In March 2009, 407 Dearborn acquired property commonly known as 407 S. Dearborn, Chicago, Illinois (the "Dearborn Property"). (Am. Compl. ¶ 7.) At that time, the manager of the 407 Dearborn was 407 Dearborn Manager, LLC; defendant FAM was the manager of 407 Dearborn Manager; and defendant Brenner was the managing member of FAM. (Id. at ¶ 9.) The complaint further alleges that defendant Michael Horrell held himself out as "co-manager" of 407 Dearborn and exercised " de facto control" over the company. (Id. at ¶ 10.)[2] Horrell and Brenner were close business associates and had "various business interests together." (Id. at ¶ 13.) 407 Dearborn alleges that Horrell and Brenner used their control of the company to cause it to pay improper fees to Horrell and his companies. The amended complaint attaches a "General Ledger" listing payments by 407 Dearborn to Horrell and his affiliates. (Id. at ¶¶ 11-12; see also 407 Dearborn "General Ledger, " attached as Ex. C to Am. Compl.) The "Memo" field of the ledger lists the services that Horrell and his company purportedly rendered (e.g., "Building Repairs, " "Building Supplies, " "Cleaning Contract, " "Leasing Commissions, " Management Fees"). (Id.) The amended complaint refers generically to "mark-ups" and "other excessive charges, " (id. at ¶ 14), but it does not challenge any particular charge on those grounds. The real thrust of the plaintiff's claim appears to be the more than $242, 000 in "Management Fees" that FAM and Brenner allegedly caused the company to pay to Horrell and his affiliates. (See General Ledger at 3-4 (listing "Management Fees" paid to Aurora Real Estate and Management, Goriana Alexander, Mozart's Aria, and Chicago Historic Realty); see also Am. Compl. ¶ 12 (alleging that these parties are affiliated with Horrell).) Chicago Historic Realty added another $19, 000 in "management fees" to the invoices that it submitted to 407 Dearborn for general building maintenance. (See Chicago Historic Realty Invoices, attached as Group Ex. A to Pl.'s Reply.)[3] The plaintiff alleges that Horrell, with the defendants' participation, was billing the company for services that were already being provided by a third-party property manager (Joseph Cacciatore). (Id. at ¶ 11.)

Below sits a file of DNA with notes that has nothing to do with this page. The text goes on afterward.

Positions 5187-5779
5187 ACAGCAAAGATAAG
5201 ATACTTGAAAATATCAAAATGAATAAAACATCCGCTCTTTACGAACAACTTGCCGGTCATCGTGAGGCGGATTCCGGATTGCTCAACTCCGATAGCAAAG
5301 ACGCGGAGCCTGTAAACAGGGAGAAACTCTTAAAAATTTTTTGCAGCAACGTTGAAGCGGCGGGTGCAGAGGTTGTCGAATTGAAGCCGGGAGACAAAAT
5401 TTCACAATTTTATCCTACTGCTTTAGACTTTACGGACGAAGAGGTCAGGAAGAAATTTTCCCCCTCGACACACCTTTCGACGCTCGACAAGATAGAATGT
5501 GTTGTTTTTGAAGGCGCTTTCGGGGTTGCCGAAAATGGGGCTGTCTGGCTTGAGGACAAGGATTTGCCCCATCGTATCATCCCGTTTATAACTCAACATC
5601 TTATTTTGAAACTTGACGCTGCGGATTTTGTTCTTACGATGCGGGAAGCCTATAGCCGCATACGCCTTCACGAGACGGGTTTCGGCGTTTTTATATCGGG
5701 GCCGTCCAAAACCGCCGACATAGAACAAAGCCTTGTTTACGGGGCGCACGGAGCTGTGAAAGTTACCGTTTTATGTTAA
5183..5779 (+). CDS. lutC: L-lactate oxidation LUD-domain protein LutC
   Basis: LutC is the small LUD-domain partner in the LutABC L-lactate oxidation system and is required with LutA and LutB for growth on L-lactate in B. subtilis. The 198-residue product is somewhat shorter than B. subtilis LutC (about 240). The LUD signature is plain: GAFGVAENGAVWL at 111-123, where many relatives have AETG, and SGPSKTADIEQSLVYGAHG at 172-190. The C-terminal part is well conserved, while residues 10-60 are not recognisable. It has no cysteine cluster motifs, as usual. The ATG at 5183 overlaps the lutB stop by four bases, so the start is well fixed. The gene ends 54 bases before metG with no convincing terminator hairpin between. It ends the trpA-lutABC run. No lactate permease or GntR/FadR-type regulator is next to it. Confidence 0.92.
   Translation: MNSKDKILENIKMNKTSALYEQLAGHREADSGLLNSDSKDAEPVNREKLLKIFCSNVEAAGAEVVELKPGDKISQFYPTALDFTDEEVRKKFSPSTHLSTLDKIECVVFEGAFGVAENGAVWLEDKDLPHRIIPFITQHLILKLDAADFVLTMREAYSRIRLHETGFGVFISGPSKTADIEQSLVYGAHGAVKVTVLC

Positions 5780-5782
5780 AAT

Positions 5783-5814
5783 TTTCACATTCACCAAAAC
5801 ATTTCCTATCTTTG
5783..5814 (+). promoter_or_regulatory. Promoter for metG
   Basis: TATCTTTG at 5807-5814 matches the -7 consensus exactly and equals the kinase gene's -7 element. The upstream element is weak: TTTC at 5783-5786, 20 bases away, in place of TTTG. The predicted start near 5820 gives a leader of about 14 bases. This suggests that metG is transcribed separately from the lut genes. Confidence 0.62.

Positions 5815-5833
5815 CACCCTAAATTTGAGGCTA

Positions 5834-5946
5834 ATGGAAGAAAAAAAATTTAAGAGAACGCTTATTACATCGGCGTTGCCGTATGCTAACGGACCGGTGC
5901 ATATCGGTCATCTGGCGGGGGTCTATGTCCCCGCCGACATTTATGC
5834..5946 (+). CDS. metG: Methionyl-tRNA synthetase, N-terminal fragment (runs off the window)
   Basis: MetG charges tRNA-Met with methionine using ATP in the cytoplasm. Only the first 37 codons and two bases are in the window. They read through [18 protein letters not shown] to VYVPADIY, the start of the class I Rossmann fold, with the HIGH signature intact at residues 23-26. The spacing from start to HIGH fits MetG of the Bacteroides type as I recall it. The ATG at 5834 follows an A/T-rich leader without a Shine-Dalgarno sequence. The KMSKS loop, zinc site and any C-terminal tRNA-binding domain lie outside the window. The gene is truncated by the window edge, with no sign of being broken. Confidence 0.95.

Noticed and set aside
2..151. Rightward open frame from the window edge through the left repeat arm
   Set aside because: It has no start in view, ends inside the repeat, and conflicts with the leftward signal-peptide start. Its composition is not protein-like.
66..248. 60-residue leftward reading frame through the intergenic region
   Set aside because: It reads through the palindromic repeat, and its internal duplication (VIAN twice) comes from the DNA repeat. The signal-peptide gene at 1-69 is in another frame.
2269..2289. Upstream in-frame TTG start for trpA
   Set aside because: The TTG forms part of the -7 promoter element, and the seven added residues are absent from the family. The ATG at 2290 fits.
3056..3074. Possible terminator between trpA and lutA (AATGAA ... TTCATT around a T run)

Besides these payments to Horrell and his companies, 407 Dearborn also challenges certain "loan repayments" to the defendants and their affiliates. (Id. at ¶ 18.) On March 4, 2010, 407 Dearborn paid FAM $950, 000, and paid a company called First Chicago Financial LLC $108, 000. (Id.) Four days later, it paid $30, 300 to "Managers." (Id.) And on March 10, 2010, 407 Dearborn made a $71, 969.50 interest payment to FAM. (Id.) 407 Dearborn alleges "on information and belief" that Brenner and/or Horrell were the ultimate recipients of these payments. (Id.) The company "does not have records which demonstrate that [the company] actually received the proceeds of the purported loans." (Id.)